IMC 2019: Sessions

Session 1143: A Global Trecento: Objects, Artists, and Ideas across Europe, the Mediterranean, and Beyond, II - Central Italy, France, and the Adriatic

Wednesday 3 July 2019, 11.15-12.45

Sponsor:University of Edinburgh
Organisers:Claudia Bolgia, Edinburgh College of Art, University of Edinburgh
Luca Palozzi, Edinburgh College of Art, University of Edinburgh
Moderator/Chair:Frances Andrews, St Andrews Institute of Mediaeval Studies, University of St Andrews
Paper 1143-aSienese Altarpieces and the Trans-Regional Dissemination of the Iconography of the Coronation of the Virgin
(Language: English)
Kayoko Ichikawa, Department of History of Art, University of Warwick
Kayoko Ichikawa, Department of History of Art, University of Warwick
Index terms: Art History - General, Art History - Painting, Social History
Paper 1143-bRevising Artistic Relationships between Rome and Avignon in the Trecento: The Movement of Patrons and Artists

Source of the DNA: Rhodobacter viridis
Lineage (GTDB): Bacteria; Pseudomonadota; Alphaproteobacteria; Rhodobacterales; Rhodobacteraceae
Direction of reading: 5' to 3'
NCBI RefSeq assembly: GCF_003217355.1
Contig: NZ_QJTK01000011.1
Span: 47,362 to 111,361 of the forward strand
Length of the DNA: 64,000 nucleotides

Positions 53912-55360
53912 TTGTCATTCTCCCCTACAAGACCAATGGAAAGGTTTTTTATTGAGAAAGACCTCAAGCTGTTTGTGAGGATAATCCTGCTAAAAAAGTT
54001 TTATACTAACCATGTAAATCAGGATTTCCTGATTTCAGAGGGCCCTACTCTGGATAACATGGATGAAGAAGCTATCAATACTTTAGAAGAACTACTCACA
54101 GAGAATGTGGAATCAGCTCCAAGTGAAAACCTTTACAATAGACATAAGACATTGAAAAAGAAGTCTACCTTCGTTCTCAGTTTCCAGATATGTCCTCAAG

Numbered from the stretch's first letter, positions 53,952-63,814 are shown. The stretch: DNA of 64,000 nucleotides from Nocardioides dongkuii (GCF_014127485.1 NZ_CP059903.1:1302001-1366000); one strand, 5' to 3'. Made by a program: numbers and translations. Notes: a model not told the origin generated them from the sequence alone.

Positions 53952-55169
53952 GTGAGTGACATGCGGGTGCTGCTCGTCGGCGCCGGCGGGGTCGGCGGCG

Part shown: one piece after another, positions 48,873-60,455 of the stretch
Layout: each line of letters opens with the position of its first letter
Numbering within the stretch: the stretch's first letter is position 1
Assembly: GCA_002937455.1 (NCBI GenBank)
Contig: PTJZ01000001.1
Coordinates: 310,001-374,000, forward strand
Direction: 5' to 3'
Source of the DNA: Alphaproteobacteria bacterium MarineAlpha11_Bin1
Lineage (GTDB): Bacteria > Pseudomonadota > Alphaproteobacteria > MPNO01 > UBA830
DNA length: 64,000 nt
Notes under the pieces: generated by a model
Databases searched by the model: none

(Language: English)
Claudia Bolgia, Edinburgh College of Art, University of Edinburgh
Claudia Bolgia, Edinburgh College of Art, University of Edinburgh
Index terms: Art History - Painting, Ecclesiastical History, Historiography - Medieval, Social History
Paper 1143-cMulti-Culturalism in the Patriarchate of Aquileia: Rethinking the Trecento in a Global Perspective
(Language: English)
Zuleika Murat, Dipartimento dei Beni Culturali, Università degli Studi di Padova
Zuleika Murat, Dipartimento dei Beni Culturali, Università degli Studi di Padova
Index terms: Art History - Painting, Art History - Sculpture, Historiography - Medieval, Social History
Abstract

This is the second a four-session series aiming to discuss how the transformative character of the Trecento is indebted to cultural exchanges, movement of artists and patrons, circulation of models and ideas across Italy, Europe, the Mediterranean and beyond. This session focuses on Central Italy, France, and the Adriatic. Paper -a discusses the transregional dissemination of the iconography of the Coronation of the Virgin. Paper -b introduces a hitherto neglected artwork to revise our understanding of the artistic relationship between Rome and Avignon. Paper -c reassesses the art of the Patriarcate of Aquileia in the light of its multi-linguistic and multi-ethnic nature.